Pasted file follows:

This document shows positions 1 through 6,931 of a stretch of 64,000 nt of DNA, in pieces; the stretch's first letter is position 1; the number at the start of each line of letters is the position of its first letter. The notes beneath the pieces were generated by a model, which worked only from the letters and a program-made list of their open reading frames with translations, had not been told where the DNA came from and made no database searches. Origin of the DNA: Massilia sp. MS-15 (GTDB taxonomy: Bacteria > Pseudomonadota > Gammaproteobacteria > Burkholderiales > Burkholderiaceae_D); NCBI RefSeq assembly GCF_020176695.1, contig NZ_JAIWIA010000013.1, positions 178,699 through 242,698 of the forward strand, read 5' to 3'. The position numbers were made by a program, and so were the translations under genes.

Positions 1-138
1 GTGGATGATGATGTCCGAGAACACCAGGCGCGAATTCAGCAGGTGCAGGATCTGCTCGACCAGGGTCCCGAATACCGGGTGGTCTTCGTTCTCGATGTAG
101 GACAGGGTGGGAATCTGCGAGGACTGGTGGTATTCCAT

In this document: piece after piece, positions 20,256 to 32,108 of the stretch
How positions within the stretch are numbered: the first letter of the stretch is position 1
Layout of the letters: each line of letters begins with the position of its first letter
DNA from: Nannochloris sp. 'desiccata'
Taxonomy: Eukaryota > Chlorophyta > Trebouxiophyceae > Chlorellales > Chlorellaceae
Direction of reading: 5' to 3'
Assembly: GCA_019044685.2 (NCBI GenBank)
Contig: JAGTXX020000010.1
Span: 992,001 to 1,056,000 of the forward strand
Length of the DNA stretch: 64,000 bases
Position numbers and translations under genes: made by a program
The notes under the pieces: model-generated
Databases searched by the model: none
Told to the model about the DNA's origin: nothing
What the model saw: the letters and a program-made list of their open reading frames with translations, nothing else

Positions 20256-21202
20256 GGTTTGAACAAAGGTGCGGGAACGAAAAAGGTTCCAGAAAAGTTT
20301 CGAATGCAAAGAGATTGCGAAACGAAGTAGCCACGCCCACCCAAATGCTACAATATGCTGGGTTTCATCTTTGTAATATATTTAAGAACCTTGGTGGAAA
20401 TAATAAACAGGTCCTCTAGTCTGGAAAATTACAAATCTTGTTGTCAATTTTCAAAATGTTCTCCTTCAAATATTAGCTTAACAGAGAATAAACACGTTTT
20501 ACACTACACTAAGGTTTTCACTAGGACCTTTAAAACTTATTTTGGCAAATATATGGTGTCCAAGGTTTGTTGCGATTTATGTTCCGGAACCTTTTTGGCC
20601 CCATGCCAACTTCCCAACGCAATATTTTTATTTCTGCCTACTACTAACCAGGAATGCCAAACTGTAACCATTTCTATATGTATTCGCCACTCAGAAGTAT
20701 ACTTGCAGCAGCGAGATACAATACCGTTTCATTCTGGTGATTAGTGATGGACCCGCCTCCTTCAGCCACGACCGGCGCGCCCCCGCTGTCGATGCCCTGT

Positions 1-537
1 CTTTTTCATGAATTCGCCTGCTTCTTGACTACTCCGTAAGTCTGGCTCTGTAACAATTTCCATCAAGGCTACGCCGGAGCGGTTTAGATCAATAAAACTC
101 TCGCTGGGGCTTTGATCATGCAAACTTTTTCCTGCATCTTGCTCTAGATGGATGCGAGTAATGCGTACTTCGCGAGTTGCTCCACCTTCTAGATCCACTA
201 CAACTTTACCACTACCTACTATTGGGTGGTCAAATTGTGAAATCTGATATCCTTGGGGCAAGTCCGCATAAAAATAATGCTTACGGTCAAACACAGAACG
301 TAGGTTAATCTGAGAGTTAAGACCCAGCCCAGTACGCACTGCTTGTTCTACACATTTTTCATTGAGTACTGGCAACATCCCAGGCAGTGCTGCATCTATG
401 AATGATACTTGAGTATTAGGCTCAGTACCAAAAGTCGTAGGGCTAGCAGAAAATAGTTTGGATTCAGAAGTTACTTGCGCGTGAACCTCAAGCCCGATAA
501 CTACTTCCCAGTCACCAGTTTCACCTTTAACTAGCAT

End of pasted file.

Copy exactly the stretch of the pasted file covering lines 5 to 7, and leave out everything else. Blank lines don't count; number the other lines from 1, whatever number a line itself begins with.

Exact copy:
In this document: piece after piece, positions 20,256 to 32,108 of the stretch
How positions within the stretch are numbered: the first letter of the stretch is position 1
Layout of the letters: each line of letters begins with the position of its first letter